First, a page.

Children’s cancer charities gain €2,500 from family’s coffee morning
Mark, Aoife and Bridget McQuillan

Children’s cancer charities gain €2,500 from family’s coffee morning

A LOCAL family raised €2,500 for two children’s healthcare charities at a coffee morning last Friday, where they also reflected on their own experiences with childhood cancer.

Bridget McQuillan, originally from Kilnamanagh, and her husband Mark McQuillan, originally from Balrothery, organised the coffee morning in Kilnamanagh Community Centre in aid of the Childhood Cancer Foundation and the Friends of the Coombe last week.

The couple, who now live in Lucan with their two children Aoife, five, and Orlagh, two, became familiar with both charities as their children were born prematurely and received care in the Coombe for the first 11 weeks of their lives, and Aoife was diagnosed with cancer last year.

Little Aoife was diagnosed with Wilms’ tumour – the most common type of kidney cancer in children – in March 2021 at age four, when her parents noticed she was unusually tired and felt ill.

“She had a pain in her belly one Sunday morning, and we knew something was wrong because she wouldn’t be the type to complain,” Aoife’s mam, Bridget, told The Echo.

“She just seemed to deteriorate over the day and became lethargic. We went to TLC Doc in Tallaght that day and the doctor sent her straight to Crumlin.

“When we brought her there, they said Aoife was seriously ill. They did scans and tests and her blood pressure was really high.

“Once they got her blood pressure down, she improved, and they did an ultrasound and knew something was wrong with her kidney.”

Mark, Aoife and Bridget with Ava, Kelsey, Lorraine and Rita

The McQuillans spent that Monday in isolation in the hospital to await the results of Covid tests, and shortly after they got the all-clear they received the news that Aoife had cancer.

“On the Tuesday they did more tests on Aoife, and that evening the renal doctor came in and said she’d been moved to the oncology team,” Bridget explained.

“They did scans on her, then the oncology doctor came in and said it was a Wilms’ tumour, but it was stage two, and she was happy that it was caught early and hadn’t spread anywhere else.

“They decided to remove Aoife’s kidney, then they did six months of chemotherapy.”

The little girl dealt with losing her hair and the sickness that chemotherapy caused, but her parents always reminded her that the treatment would ultimately make her better again.

“Once we got over the initial shock of her diagnosis, and we could see a pathway to the future, we had to turn around and try to make it a happy time,” said Bridget.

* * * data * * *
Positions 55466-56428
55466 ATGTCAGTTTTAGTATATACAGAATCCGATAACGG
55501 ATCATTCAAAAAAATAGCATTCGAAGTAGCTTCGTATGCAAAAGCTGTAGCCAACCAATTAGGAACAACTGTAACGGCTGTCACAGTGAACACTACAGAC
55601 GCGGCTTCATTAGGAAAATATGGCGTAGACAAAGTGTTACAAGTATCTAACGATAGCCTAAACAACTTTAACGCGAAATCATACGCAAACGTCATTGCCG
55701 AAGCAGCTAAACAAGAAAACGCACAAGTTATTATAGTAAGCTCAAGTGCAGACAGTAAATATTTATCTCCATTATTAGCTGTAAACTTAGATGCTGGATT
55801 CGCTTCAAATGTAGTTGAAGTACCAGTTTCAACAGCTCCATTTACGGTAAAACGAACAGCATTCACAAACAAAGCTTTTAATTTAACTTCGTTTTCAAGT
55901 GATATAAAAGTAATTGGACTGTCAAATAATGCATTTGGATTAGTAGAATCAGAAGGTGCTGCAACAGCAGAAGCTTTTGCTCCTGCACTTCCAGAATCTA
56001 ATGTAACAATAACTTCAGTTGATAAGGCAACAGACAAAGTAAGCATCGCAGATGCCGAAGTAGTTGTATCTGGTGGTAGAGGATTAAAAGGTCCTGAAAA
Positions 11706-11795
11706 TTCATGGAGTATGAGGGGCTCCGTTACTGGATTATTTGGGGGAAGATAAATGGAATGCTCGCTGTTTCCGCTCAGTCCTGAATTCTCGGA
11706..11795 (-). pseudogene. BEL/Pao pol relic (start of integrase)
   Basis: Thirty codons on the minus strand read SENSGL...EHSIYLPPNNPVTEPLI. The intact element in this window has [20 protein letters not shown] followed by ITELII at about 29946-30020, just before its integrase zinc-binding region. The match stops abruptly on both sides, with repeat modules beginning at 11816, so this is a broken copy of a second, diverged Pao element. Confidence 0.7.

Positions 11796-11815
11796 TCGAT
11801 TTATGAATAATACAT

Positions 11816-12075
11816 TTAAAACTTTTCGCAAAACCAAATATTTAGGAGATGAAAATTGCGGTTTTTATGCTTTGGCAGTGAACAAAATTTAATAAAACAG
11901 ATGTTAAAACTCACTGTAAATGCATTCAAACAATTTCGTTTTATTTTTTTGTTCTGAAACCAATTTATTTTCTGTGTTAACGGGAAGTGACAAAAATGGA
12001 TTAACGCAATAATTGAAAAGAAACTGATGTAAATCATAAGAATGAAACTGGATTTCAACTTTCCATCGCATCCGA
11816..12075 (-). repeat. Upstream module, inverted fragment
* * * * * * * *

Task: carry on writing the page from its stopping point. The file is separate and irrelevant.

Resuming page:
“We told her that her hair would fall out, but that just meant the chemo was working, and we told her that all that mattered was that she was getting better.

“We told her that the lump she had was very silly, and it was doing silly things in her body, but the chemo would make it better.

“The side effects of chemo are the same for children as they are for adults, but we never let it get in the way of things – when Aoife had good days, we’d go on staycations around Ireland.”

At the end of September 2021, shortly after she began attending junior infants in St Thomas’ Primary School in Lucan, Aoife got to ring the bell in the oncology ward in Crumlin hospital that signified the end of her course of chemo.

“She’d see that bell every day she went in, and we explained to her that her day would come when she could ring the bell,” said Bridget.

“Our plan on the day was for her to finish chemo, ring the bell and move forward. We took Aoife and Orlagh to Build-A-Bear afterwards to make a bear to mark the day.

“Orlagh understood part of it, like she’d see the hospital and call it ‘Aoife’s hospital’, and Aoife had a port put in for chemo and Orlagh would kiss it.

“It was a big journey for Orlagh too, because her older sister wasn’t able to play with her some days. But if you met them now, you wouldn’t have a clue what they’ve gone through.

“Aoife was born at 27 weeks and Orlagh was born at 30 weeks, so they were both very premature and they were in hospital for 11 weeks after they were born.

“They were very sick, but they came through it. They’re both amazing.”

The family were supported by the staff in the Coombe when their daughters were ill after they were born, and the Childhood Cancer Foundation supported them when they grappled with Aoife’s cancer diagnosis and her ensuing treatment.

As a result of this, the family decided to hold their first fundraising event in aid of the Friends of the Coombe and the Childhood Cancer Foundation last week – which they hope will be the first of many.

“We just wanted to give back,” Bridget explained. “These charities supported us through both situations.

“The thing is, we can’t change what happened in the past, but we’re not the last family to have a child with a cancer diagnosis or born prematurely,” said Bridget.

“We want to give back to the charities so those families can still have that support available to them.”

Both Orlagh and Aoife are now healthy and active young girls, and the coffee morning last week offered a moment of reflection for the McQuillans.

“The coffee morning was really uplifting, and a huge contrast to where we were this time last year, and for us to see how far we’ve come in a year,” said Bridget.

“I’d like any other family going through this to know that it will get better, and there is a way through it.”

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